Ceramic has been known to be extremely inert and excellent in hardness and hydrophilic property, compared with other materials. Since alumina ceramic is neither soluble in water nor decomposable, it is extremely stable both biodynamically and thermodynamically and is an excellent biocompatible material11). However, it has several setbacks due to its high stiffness which ironically is also its beneficial attribute. Unlike polyethylene, the main cause of loosening and failure of artificial joint made from ceramic material is not wear but its inferiority in shock absorption capability due to high stiffness. Other factors such as improper positioning of acetabular cup and defective design can also contribute to the inability of dispersing the weight to prevent loosening12-14). While ceramic is very stiff, it is also very brittle, making it vulnerable to impact which can cause it to break if shock is not properly absorbed. In order to maximize the benefits of ceramic and compensate weaknesses, the sandwich-type liner was developed. This type of liner consists of ceramic layers that form the surface of the joint and a polyethylene layer that covers the backside of ceramic layer to effectively disperse and absorb shock. Since the polyethylene layer can absorb the shock load, occurrence of periprosthetic osteolysis can be reduced and damage of liner can be prevented when the soft parts around liner collides with metallic femoral prosthesis. Also, ocurrence of ceramic chip fracture during operation using ceramic liner can be prevented and liner can easily be inserted to the acetabular cup by striking.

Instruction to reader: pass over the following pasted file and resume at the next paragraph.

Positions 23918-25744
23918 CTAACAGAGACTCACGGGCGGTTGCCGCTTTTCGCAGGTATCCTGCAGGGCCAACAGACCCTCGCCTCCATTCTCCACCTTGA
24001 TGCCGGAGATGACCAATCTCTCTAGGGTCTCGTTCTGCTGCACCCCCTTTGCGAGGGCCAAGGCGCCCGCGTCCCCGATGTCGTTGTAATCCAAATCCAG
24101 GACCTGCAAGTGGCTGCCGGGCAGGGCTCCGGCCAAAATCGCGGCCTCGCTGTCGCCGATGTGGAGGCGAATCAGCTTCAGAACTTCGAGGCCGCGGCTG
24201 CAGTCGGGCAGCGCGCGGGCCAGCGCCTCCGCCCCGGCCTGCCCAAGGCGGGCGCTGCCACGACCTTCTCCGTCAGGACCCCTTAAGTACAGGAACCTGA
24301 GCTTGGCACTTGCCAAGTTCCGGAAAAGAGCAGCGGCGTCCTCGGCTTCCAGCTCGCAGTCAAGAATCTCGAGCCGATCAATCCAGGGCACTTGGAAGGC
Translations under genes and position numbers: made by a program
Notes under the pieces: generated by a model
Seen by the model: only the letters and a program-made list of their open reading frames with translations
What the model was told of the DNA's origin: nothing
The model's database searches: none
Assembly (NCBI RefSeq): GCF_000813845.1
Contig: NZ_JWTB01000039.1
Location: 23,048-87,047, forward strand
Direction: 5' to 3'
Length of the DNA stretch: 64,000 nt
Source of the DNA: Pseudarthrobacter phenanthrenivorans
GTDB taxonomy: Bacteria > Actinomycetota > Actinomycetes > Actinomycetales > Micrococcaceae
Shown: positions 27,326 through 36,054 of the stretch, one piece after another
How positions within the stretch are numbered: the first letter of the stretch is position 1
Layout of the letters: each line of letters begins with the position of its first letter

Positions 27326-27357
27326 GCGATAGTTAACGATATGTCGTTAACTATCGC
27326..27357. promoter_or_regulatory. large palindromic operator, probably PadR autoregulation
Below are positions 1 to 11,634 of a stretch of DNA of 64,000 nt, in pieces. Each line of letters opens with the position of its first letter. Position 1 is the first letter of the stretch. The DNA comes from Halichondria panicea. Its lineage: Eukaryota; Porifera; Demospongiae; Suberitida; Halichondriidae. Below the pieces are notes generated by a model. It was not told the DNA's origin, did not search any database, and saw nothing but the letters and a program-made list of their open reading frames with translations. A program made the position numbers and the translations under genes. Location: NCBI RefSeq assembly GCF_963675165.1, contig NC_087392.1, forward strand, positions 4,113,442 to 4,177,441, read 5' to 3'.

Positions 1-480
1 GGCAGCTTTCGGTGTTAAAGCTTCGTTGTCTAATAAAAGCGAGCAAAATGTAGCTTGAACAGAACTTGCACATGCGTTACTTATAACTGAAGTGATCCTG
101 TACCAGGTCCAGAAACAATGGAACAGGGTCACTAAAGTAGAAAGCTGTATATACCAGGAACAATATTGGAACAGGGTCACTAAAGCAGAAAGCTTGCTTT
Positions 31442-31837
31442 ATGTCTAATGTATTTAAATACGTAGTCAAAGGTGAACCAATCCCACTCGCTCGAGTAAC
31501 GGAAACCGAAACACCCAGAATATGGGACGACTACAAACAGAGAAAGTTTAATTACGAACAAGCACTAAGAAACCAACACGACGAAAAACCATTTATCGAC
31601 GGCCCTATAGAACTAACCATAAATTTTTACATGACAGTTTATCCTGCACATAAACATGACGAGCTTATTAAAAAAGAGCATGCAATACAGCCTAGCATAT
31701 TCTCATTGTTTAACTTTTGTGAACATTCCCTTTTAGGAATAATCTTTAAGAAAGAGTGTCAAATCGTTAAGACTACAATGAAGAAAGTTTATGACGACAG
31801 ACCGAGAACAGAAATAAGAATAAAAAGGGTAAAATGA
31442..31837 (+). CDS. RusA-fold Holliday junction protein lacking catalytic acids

Although no incidence of the breakage of ceramic head occurred in the subjects of this study, breakage of sandwich liner occurred in 1 case (0.97%) without specific traumatic event 33 months after the surgery. Stephen et al also reported 1 case of liner breakage in 1 case out of 194 cases of alumina ceramic-ceramic joint during follow-up observation period of average 4.3 years15) and argued that this result did not show significant difference from the results of Heck et al from their study in which incidence of liner breakage were observed in 45 cases (0.45%) out of 10,000 cases of using polyethylene liner16). Bizot et al reported 1 case (0.43%) of damage in the soft part around liner out of 234 cases of using ceramic liner, during minimum 5 years of follow-up observation17) while Bierbaum et al reported no case of the damage of ceramic part in 514 cases using ceramic-ceramic joint, during 48 of follow-up18). Hwang et al reported 1 case (1.3%) of liner damage out of 75 cases of using sandwich-type liner, during average 34.3 months of follow-up observation19) and Ravasi et al reported that there was no case of liner damage in 56 cases primary arthroplasty, during 5 years of follow-up7). While many researchers anticipate in their study that ceramic material would be more prone to breakage because of its inferiority in shock absorption and high brittleness, the currently popular third-generation ceramic material (Biolox Forte®) has more improved strength than previous first-generation ceramic materials and more recent fourth-generation ceramic material (Biolox delta®) has even high stiffness and breakage resistance as well as twice as much crush strength as the third-generation material. There has been no study ever performed on long-term use of sandwich-type liner, but the clinical analysis of the results of numerous previous studies on short-term use indicate that approximately 1 % of breakage occurred, showing no significant difference from the results of our study7,8,20). Theoretically, breakage in the lower layer of the liner occurs as the result of collision between hard part of femoral prosthesis and polyethylene part that covers ceramic part underneath the liner during external rotation movement of hip and the breakage in the upper layer of the liner occurs due to collision with femoral head and concentration of force on the liner. Liner is particularly vulnerable to breakage when the inclination of acetabular cup is large subjecting the upper part of the liner under the concentrated force. In this study, the breakage of liner occurred in the soft part around the upper layer of the liner and the patient complained about friction noise but without pain. The patient had severe bone defect of acetabular cup before the revision arthroplasty, so distal femoral allograft was performed and fixed with screws, then an acetabular cup was fixed firmly over it. The inclination of the acetabular cup was 48° immediately after the surgery and it was increased to 51° when the patient was admitted to hospital to receive revision arthroplasty. The position of the acetabular cup is important for effective dispersion of load over the acetabular cup and femoral head. The possible inclination of the acetabular cup fixed at below 45° is recommended. As the inclination of the acetabular cup is smaller, the load on the soft part around the liner becomes less and, therefore, can reduce the risk of breakage in the surrounding soft part and the extent of loosening 21,22). In this study, the inclination of acetabular cup immediately after the surgery of greater than 45° was observed in 36 cases (35.0%). It is because it was not easy to fix the inclination of the acetabular cup within an appropriate range as compare with the cases of primary hip arthroplasty since, in many cases, bone graft had to be performed in various ways during revision arthroplasty to fill the space of bone defect that existed over a large area around acetabular cup. Nevertheless, neither the extent of liner breakage nor the frequency of the occurrence of osteolysis around acetabular cup showed any significant difference from the results of primary arthroplasty in this study23,24).